The content that I worked with was interesting, which was great for me because I felt like my intellectual curiosity from graduate school carried over in to the internship. This is a perfect internship for those interested in working in the magazine or literary world, but it’s also really fun and interesting even if that’s not necessarily a desired career path.

Current MAPHers can see the list of internships available this summer here.

Meet an Alum- Alissa Smith (MA ’12)


Check out this interview with Alissa Smith, who graduated from MAPH in 2012. Since MAPH, Alissa has worked in the nonprofit sector and speaks about her experiences in MAPH and how they lead her to her current position.

What is your current job?

I currently serve as the Corporate and Foundation Relations Manager for City Year Denver. City Year is a nonprofit organization with 25 sites across the country and three international affiliates.  While the title is relatively self-explanatory, it essentially means that I build and cultivate relationships between City Year and its work in schools and corporate and foundation partners in the community.

How does your job relate to MAPH? Do you see connections between MAPH and where you are now?

SO MUCH of my current role relates back to the work I did with MAPH…surprising since my MAPH focus was actually in Philosophy! City Year is one of the premier organizations working in the education space – AmeriCorps members between the ages of 17 and 24 commit an entire year to working full-time in underresourced, underperforming public schools, supporting teachers and administrators as tutors and mentors to ensure students reach graduation on-track and on-time. Continue reading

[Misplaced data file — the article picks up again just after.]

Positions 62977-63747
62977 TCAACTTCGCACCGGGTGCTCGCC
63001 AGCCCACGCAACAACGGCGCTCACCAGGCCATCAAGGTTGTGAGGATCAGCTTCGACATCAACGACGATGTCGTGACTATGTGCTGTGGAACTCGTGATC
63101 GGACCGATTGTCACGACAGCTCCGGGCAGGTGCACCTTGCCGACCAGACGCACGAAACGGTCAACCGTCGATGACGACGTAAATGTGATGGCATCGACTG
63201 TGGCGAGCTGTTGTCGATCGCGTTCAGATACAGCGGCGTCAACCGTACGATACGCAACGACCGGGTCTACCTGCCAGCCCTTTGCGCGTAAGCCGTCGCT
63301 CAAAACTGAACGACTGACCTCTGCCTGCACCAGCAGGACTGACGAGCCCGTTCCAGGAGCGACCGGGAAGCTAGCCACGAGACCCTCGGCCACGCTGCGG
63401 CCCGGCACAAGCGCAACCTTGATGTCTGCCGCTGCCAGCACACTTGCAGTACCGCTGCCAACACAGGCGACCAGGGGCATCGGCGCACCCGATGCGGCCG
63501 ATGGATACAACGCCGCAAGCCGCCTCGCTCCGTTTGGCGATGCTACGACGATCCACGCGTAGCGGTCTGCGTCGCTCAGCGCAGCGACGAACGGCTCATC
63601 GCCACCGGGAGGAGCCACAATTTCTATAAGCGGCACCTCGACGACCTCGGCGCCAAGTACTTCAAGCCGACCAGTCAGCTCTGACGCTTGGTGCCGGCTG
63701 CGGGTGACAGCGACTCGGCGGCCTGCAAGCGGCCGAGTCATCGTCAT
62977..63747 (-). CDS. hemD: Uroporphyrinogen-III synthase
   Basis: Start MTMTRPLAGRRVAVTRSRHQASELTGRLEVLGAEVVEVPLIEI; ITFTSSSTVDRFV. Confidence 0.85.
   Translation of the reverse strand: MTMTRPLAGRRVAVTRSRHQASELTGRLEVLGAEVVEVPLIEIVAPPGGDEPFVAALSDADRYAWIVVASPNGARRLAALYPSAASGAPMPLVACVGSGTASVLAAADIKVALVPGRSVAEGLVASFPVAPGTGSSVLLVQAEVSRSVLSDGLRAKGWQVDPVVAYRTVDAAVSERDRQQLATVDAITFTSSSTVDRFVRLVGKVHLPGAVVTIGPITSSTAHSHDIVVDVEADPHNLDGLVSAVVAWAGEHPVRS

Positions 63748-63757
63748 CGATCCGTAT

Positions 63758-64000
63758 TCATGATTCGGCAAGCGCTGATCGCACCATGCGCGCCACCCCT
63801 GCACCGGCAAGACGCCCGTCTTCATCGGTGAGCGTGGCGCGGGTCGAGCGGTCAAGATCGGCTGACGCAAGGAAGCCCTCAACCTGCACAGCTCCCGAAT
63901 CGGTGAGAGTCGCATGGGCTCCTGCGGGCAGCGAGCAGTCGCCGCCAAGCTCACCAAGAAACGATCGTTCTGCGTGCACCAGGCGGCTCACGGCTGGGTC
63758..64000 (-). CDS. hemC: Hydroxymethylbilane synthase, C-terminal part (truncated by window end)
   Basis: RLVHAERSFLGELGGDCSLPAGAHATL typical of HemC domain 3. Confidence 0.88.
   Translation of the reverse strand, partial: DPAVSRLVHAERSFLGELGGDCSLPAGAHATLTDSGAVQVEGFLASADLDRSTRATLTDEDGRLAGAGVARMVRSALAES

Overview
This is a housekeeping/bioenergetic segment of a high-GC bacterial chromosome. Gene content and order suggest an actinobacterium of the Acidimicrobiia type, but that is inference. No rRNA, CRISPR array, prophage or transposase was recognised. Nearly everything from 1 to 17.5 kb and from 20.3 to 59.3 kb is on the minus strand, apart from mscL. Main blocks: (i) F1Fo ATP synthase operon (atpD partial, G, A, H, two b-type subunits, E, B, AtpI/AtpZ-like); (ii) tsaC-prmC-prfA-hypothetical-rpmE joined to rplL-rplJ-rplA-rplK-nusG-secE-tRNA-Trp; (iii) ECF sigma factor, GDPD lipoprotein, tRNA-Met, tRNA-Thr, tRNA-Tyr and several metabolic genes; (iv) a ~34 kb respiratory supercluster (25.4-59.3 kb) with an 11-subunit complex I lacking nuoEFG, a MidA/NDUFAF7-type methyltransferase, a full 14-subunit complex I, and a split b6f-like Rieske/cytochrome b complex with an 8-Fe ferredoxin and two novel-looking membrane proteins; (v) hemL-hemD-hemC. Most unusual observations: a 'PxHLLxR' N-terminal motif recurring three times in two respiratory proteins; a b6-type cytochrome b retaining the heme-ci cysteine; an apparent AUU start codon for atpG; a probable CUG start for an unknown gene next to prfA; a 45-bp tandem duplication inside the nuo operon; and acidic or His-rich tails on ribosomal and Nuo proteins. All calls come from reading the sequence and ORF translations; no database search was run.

EdTech: Emily Schickli(’14) on her Internship with PinkThink

Instead of writing about my experience as the MAPH-sponsored Programs and Partnerships Intern at the Illinois Humanities Council (IHC) this summer, I thought I would share a second, unique-to-UChicago opportunity that I enjoyed.

3dfb3b_293956c7244148199d4024b6214245cb.png_srz_p_78_78_75_22_0.50_1.20_0In addition to interning at IHC, I worked as a content writer/editor for PinkThink, a startup formed in 2013 by Booth student Makeda Ricketts, and found the experience both rewarding and helpful for figuring out my career path. 

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Brandie Madrid (’14) on her MAPH Internship

best-of-chicagoAfter I graduated high school in ’99 in the Chicago suburbs, I moved to Chicago proper where there was simply more happening in terms of art, music, and culture. I would frequent thrift and vintage stores like Ragstock and Hollywood Mirror, where alternative magazines like Lumpen and Newcity exposed me to communist politics and early Chris Ware comics, respectively. To me, Newcity was everything urban and alternative, and as my new local magazine, it heralded a big change from the suburban newspapers touting the local high school band’s achievements. Years later, when I saw a MAPH internship for Newcity, my heart skipped a beat. Surely if I could intern for such an established, long-running magazine (25 years and counting), I would be a part of something important, gaining knowledge about publishing and Chicago alike.

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Hannah on History: 2014 MAPH History Museum Internship